Over the past several years, I have been extremely fortunate, through regular encounters around the world, to have found myself in a position to call Egon von Greyerz my friend.

Egon is a wonderful man with a keen intellect, a great sense of humour, and a code of ethics which is utterly above reproach. He is also now the “face” of the Swiss Gold Initiative to the gold industry.

I recently chatted with Egon about the progress being made, and what he had to say was fascinating:

Switzerland now has the opportunity to be the first country in the world with official partial gold backing of its currency. A currency backed by gold means the government and the central bank cannot manipulate the currency at will and print worthless pieces of paper that they call money. This would stabilise the real value or purchasing power of the Swiss franc. A currency with stable purchasing power leads to stable prices and promotes savings and investment rather than spending and credit. Officially Switzerland, like most countries, has a low inflation rate; but for the average person, consumer prices in the shops for food and other necessities continue to rise.

Even though the official Swiss inflation is low, there is massive inflation in some sectors like housing and financial assets. The money printing in Switzerland combined with artificially low interest rates have led to a major housing bubble.

Swiss housing prices are now unaffordable for most Swiss and in relation to income prices are now in an unsustainable bubble. An increase of Swiss mortgage rates from current 1-2% per annum to a more normal 4% could lead to major mortgage defaults and a housing collapse.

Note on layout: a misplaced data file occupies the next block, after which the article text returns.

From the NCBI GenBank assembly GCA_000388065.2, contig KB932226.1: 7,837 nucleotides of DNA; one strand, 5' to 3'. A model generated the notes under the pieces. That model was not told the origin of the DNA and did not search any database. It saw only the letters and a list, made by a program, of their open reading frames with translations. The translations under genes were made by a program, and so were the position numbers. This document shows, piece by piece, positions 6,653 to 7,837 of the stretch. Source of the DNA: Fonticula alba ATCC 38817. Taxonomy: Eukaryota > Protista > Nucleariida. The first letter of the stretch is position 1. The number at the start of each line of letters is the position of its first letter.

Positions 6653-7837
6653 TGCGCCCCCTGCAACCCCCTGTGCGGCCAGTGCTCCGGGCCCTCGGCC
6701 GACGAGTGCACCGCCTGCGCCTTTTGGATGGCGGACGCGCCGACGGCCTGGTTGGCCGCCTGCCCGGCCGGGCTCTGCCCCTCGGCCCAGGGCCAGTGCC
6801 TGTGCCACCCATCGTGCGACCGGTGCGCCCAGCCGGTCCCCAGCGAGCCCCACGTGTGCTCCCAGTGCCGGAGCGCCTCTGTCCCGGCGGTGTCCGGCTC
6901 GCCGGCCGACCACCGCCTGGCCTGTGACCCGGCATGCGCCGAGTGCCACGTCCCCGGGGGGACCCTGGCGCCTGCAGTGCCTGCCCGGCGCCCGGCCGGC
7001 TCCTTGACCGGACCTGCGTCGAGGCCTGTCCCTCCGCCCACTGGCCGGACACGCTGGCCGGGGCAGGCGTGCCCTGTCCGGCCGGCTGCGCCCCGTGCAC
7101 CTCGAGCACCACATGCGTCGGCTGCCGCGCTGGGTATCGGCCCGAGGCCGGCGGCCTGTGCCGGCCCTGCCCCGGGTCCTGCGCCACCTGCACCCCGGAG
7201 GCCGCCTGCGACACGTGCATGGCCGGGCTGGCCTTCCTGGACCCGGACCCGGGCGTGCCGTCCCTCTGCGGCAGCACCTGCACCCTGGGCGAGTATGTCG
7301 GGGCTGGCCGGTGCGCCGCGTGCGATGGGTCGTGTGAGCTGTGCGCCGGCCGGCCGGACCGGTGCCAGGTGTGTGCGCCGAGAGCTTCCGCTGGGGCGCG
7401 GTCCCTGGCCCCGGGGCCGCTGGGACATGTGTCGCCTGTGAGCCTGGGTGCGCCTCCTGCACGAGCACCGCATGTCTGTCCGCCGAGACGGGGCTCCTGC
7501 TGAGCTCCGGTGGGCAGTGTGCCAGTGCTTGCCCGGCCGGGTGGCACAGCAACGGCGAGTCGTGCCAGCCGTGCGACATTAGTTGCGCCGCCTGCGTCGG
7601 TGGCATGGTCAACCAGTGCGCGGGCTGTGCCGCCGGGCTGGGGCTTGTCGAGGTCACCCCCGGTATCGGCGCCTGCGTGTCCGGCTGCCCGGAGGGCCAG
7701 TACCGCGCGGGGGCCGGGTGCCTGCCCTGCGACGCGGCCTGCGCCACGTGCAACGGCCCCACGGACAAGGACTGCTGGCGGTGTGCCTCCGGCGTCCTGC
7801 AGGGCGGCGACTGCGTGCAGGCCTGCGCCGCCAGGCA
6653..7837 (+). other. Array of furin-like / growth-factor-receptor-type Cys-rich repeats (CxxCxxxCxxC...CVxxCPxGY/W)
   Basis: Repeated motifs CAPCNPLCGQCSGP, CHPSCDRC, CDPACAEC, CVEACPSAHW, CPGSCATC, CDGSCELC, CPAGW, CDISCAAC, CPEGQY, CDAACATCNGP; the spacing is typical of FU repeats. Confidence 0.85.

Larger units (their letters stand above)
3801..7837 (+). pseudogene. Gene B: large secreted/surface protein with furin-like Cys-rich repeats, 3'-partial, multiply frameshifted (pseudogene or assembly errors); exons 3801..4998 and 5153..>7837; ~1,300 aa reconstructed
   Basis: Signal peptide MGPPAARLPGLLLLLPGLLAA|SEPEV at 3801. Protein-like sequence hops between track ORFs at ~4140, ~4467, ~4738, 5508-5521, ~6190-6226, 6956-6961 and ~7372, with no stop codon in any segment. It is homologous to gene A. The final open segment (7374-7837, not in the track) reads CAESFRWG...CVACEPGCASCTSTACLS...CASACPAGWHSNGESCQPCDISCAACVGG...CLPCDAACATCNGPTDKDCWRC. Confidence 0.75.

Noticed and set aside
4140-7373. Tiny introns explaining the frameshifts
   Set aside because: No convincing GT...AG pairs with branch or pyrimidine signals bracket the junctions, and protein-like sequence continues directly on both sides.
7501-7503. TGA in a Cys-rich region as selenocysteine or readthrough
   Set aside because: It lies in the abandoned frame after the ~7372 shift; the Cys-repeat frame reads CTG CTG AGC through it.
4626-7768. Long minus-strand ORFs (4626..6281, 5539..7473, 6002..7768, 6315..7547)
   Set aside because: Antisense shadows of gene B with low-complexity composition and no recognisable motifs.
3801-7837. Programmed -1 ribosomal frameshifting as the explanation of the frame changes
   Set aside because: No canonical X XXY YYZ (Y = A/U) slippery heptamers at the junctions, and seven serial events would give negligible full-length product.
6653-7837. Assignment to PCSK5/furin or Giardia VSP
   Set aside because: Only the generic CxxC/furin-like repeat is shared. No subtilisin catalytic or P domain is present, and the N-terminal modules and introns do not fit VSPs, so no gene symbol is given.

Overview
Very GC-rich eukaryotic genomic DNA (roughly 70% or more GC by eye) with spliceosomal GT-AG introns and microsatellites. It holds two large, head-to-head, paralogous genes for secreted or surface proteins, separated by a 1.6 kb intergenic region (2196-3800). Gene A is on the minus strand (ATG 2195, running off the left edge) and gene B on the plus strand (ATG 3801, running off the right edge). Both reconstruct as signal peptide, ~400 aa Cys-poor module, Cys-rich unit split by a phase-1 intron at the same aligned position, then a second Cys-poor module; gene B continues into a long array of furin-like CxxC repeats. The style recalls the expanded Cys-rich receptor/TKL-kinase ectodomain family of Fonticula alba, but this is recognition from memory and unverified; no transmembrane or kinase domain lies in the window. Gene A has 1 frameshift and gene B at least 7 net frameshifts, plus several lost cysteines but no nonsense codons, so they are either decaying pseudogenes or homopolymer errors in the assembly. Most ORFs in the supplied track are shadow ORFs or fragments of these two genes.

The Swiss have a history [of] putting some of their savings into the Vreneli, the Swiss 20 franc gold coin. In recent times, as spending on credit rather than savings has been the norm, the Swiss have bought less gold, but in spite of that they have more affinity with gold than most Western nations. The Swiss gold industry is also very significant, since Swiss refiners produce nearly 70% of the world’s gold bars.

The most prolific savers in gold are of course the Indians, mainly by buying jewelry. But in the last few years China has been the biggest buyer of gold. There is a constant flow of gold going from the West to the East. This has created a shortage of gold in the West.

The government and SNB will be very concerned about the poll results and will intensify their propaganda concerning how bad this would be for Switzerland. But as you know, the Swiss are an independent lot and don’t like the government telling them what to do. It will be extremely interesting.

Interesting indeed.

The poll that Egon refers to is the next of those things that are making waves.

The official press launch of the SGI campaign was held this past week, with Luzi and his committee and Egon speaking to the Swiss media; but AHEAD of that launch, a poll was conducted in 20 Minutes, a popular German-language free daily newspaper published both in print and online.

The question asked was simple: “How will you vote in the upcoming Save Our Swiss Gold referendum?”

The results were a surprise to just about everybody — including Luzi and Egon.

A total of 13,397 people were polled from all across Switzerland on October 15, and the poll clearly demonstrated that already — without any campaigning — there is a solid block of voters inclined to vote FOR the initiative:

With the establishment being unable to actively campaign AGAINST the Initiative, all has been quiet for many months (which is why you probably haven’t heard anything about the SGI); but with the dawning awareness that this little campaign might actually grow some legs, a few members of that establishment have been getting a little antsy.

Firstly, last year when the proposal was tabled in parliament, we had this reaction:

(Centralbanking.com): Switzerland’s upper house gave the thumbs down to a controversial proposal yesterday that would force the Swiss National Bank (SNB) to more than double its gold holdings by requiring the bank to permanently hold 20% of its assets in bullion — but the rule could still ultimately become law in a popular referendum later this year.